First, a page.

But that begs the hard questions: Are these uses core to the mission? Complementary to life in the undergraduate Houses—or in competition? Does the Smith Center, accommodating seven food vendors, uniquely provide services that local merchants cannot? How do its worthwhile goals rank among Harvard priorities? Did the cost, rumored to exceed $100 million for construction and furnishing, include cash for operations? Or will they be a drain on the the president’s funds (some of which arrive via levies on the schools’ endowments)? What about the Common Spaces programming, much of it fun and entertaining, on the Science Center Plaza?
Similar questions could be addressed to other recent projects. Is Harvard Kennedy School better or worse off financially now that its campus quadrangle has been reconfigured and expanded—to accommodate both classrooms and large dining and social spaces? The renewed Houses meet much higher energy-efficiency standards, but the Faculty of Arts and Sciences has explained that they cost more to run because they comply with modern codes, include spaces recaptured from basements and surplus nooks and crannies, and have air-conditioned common facilities. The new home for much of the engineering and applied sciences faculty rising in Allston promises to be snazzy and exciting—but also expensive to use; the terms of bearing those costs, at latest inquiry, remain to be determined.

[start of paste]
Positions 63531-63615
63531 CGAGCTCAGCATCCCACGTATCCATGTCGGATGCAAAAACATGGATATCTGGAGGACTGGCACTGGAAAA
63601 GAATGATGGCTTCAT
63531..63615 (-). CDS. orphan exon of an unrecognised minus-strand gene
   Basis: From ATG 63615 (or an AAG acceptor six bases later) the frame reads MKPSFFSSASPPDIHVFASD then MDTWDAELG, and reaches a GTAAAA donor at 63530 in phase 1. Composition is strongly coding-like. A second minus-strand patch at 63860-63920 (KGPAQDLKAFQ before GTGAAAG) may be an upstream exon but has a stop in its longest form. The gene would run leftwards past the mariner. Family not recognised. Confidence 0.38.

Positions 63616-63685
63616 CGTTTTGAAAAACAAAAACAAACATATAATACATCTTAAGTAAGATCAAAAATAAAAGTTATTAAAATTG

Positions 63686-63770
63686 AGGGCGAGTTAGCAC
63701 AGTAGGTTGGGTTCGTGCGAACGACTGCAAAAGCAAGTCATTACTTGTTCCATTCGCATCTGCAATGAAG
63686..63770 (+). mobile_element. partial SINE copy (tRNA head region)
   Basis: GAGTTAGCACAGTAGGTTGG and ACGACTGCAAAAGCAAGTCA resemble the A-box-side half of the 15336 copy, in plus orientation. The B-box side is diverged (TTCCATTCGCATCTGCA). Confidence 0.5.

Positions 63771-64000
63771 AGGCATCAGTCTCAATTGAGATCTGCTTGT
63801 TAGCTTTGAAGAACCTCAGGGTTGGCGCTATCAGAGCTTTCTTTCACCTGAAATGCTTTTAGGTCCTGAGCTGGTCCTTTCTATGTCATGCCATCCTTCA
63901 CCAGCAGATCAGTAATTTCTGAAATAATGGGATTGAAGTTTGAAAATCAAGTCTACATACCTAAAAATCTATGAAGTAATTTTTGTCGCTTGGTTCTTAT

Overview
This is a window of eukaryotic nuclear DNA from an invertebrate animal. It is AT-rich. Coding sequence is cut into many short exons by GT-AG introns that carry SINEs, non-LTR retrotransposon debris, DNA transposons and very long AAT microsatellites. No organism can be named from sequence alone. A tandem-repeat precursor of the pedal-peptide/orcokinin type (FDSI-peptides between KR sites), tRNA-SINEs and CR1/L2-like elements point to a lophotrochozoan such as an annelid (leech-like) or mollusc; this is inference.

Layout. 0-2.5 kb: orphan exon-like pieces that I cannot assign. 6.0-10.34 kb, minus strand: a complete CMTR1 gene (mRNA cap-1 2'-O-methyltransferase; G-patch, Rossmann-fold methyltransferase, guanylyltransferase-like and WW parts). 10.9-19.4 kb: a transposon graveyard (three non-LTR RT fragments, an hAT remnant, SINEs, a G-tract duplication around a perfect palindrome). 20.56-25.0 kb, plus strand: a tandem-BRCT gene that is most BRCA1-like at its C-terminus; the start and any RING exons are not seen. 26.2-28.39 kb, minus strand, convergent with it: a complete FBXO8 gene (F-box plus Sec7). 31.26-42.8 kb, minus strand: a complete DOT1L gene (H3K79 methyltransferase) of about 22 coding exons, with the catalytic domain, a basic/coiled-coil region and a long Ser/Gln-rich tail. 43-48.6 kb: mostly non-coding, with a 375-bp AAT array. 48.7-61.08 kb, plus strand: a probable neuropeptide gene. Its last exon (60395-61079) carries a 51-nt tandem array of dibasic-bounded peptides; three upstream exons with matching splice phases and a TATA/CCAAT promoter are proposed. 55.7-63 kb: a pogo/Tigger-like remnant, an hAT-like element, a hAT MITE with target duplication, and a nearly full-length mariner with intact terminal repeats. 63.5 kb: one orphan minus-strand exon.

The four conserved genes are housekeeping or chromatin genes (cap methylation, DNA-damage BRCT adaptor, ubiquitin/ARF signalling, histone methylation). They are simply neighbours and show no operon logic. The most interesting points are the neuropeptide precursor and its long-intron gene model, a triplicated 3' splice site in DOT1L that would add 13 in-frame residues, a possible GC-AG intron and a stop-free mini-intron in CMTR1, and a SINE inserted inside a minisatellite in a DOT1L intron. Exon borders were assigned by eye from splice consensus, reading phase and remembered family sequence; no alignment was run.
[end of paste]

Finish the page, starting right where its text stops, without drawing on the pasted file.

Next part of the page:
Some elements of some of these enhancements are clearly core to the affected schools’ teaching and research. Are they all? What about any of dozens of academic centers, programs, and initiatives of yore: are they still intellectually lively—or long in the tooth?
There is, at this moment, another perspective to consider. How central to the academic mission, as Harvard defines it, do nice amenities appear to a public skeptical about the costs and benefits of higher education? This is, admittedly, a different sort of hurdle to ask projects or investments to surmount. But today it may be an appropriate one: if there is a reputational cost, it is a cost.
During a conversation before he became president (see “The Pragmatist,” September-October, page 32), Bacow said his warnings about higher-education costs apply to Harvard, too. It has important aspirations consistent with its educational and scholarly missions—and both remain equally important to the wider world. It is blessed with great resources, but not infinite ones—and some of its most ambitious aims (like transformative discoveries in biomedical science and health care) are among the most expensive fields of inquiry on the planet. Even if exciting partnerships on a new scale emerge to pursue these opportunities, Harvard will still have heavy lifting to do.
Based on his record, the new president should have no trouble identifying and articulating those aspirations in a way consistent with the University’s core academic purposes. Nor will he brush off the nitty-gritty work of budgeting, trying to direct philanthropy, and harnessing the institution’s energies toward those ends—an equally or even more important factor in making the place succeed. Attentive members of the community might want to pay particular attention to those latter aspects of this new administration’s agenda.
~John S. Rosenberg, Editor